COVID-19 Update, March 30: First death recorded in Chesco; state, local infections continue to rise

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Updated, 3 pm: Adds four new counties under “stay at home” orders.

By Mike McGann, Editor, The Times

A map showing the cases of COVID-19 cases in Chester County as of March 30. Courtesy, Chester County Health Department.

Chester County suffered its first fatality, Sunday, from the COVID-19 virus, county officials said Monday.

The victim was an 89-year-old male who lived in Willistown Township and died Sunday. He had been hospitalized and had a number of underlying conditions.

The Chester County Commissioners issued a statement Monday afternoon on the county’s first death.

Chester County Commissioners Marian Moskowitz, Josh Maxwell and Michelle Kichline said in a joint statement:

“We were heartbroken to learn of this first death in Chester County, and on behalf of the whole community, we offer our deepest condolences to loved ones of this individual.

“We cannot emphasize enough the need at this time for everyone to follow the stay-at-home order, to focus on the things that are only absolutely essential, and heed the hygiene steps recommended, so that we can work together to call a halt to this dreadful virus.”

Infections and deaths from COVID-19 continue to grow statewide in Pennsylvania and new cases continue to be reported in Chester County as of Monday.

The state’s Department of Health reported 4,087 cases on Monday, an increase of 693 cases from Sunday. The state reports 33,777 negative tests to date.

“The continued rise in cases combined with our increasing deaths from COVID-19 reflects the seriousness of this situation,” Secretary of Health Dr. Rachel Levine said in a statement Monday. “We need everyone to listen to the orders in place and to stay calm, stay home and stay safe. We know that these prolonged mitigation effects have been difficult for everyone, but it is essential that everyone follows these orders and does not go out unless they absolutely must.”

Monday afternoon, Gov. Tom Wolf added four more counties — bringing the statewide total to 26 — to his Stay at Home orders to Carbon, Cumberland, Dauphin, and Schuylkill counties.

Meanwhile, in Chester County the number of positive tests rose to 146, with 1,415 negative tests in the county to date. Chester County has online resources for residents, including a dashboard that provides geographic and demographic information on all reported cases in the county, which can be found at   

State officials continue to move to address the ongoing pandemic and its economic impact.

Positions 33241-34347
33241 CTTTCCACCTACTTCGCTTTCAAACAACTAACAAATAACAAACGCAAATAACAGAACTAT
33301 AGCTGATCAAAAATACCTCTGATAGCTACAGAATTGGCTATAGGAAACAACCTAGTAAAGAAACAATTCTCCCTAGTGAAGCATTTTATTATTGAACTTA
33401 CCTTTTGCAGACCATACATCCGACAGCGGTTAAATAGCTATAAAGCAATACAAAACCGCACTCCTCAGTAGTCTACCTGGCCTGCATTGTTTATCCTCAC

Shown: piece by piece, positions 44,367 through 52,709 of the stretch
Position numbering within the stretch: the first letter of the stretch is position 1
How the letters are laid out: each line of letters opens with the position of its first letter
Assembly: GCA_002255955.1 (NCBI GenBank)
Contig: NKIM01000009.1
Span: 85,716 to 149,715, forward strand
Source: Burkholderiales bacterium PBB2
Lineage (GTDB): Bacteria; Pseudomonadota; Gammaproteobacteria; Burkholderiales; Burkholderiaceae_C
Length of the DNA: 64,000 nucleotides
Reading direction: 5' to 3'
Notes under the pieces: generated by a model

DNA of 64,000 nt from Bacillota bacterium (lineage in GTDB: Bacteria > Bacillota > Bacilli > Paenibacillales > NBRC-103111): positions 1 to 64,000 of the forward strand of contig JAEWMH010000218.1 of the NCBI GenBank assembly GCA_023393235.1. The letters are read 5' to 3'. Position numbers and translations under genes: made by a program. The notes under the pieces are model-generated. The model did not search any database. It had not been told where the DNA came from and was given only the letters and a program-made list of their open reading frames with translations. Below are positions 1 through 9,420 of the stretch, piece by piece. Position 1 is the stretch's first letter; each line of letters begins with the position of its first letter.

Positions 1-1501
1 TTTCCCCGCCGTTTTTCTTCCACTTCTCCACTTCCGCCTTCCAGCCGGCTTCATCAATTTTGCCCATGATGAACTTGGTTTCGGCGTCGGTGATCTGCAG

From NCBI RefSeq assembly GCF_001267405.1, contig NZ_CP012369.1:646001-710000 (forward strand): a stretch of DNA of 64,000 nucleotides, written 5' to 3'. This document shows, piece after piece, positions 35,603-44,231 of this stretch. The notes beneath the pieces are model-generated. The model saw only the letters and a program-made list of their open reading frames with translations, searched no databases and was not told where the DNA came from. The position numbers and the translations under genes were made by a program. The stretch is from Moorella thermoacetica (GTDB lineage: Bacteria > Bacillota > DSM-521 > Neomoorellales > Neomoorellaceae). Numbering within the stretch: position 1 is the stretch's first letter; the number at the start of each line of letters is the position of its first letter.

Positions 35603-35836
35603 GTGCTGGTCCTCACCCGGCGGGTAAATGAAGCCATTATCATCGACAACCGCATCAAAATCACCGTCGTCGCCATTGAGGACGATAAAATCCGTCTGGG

On Sunday, Gov. Tom Wolf requested a major disaster declaration from the President through the Federal Emergency Management Agency to provide additional support for state, county and municipal governments and certain nonprofits, as well as individuals who are struggling during the COVID-19 outbreak.

“The COVID-19 outbreak has taxed our commonwealth and our communities in ways that are almost incomprehensible,” said Gov. Wolf. “I am calling on the President and the federal government to make available to us the assistance that will make a tangible difference in the lives of our friends and neighbors, and the dedicated public servants who are working in overdrive to support them.”

Pennsylvania already received an emergency declaration under the President’s nationwide emergency proclamation, which provides reimbursement for eligible expenses for emergency protective measures to state, county and local governments and certain nonprofits for the duration of the emergency incident. The declared nationwide emergency incident started Jan. 20, 2020, and continues.

Also on Sunday, Department of Corrections Sec. John Wetzel announced that at 10:00 PM on March 29, he implemented a statewide inmate quarantine in response to the COVID-19 pandemic.

“Quarantining the entire system is in the best interest of our employees and our inmates,” Wetzel said. “This is essentially forced social distancing. We must take this step to contain the virus to one facility and to keep it from spreading throughout the system. I don’t want to wait until we have several cases in our system to act. We’re taking this proactive measure now.”

State Police continued enforcement of the governor’s order for “non life-sustaining” businesses to shut down through at least April 6, issuing 18 more warnings this past weekend.

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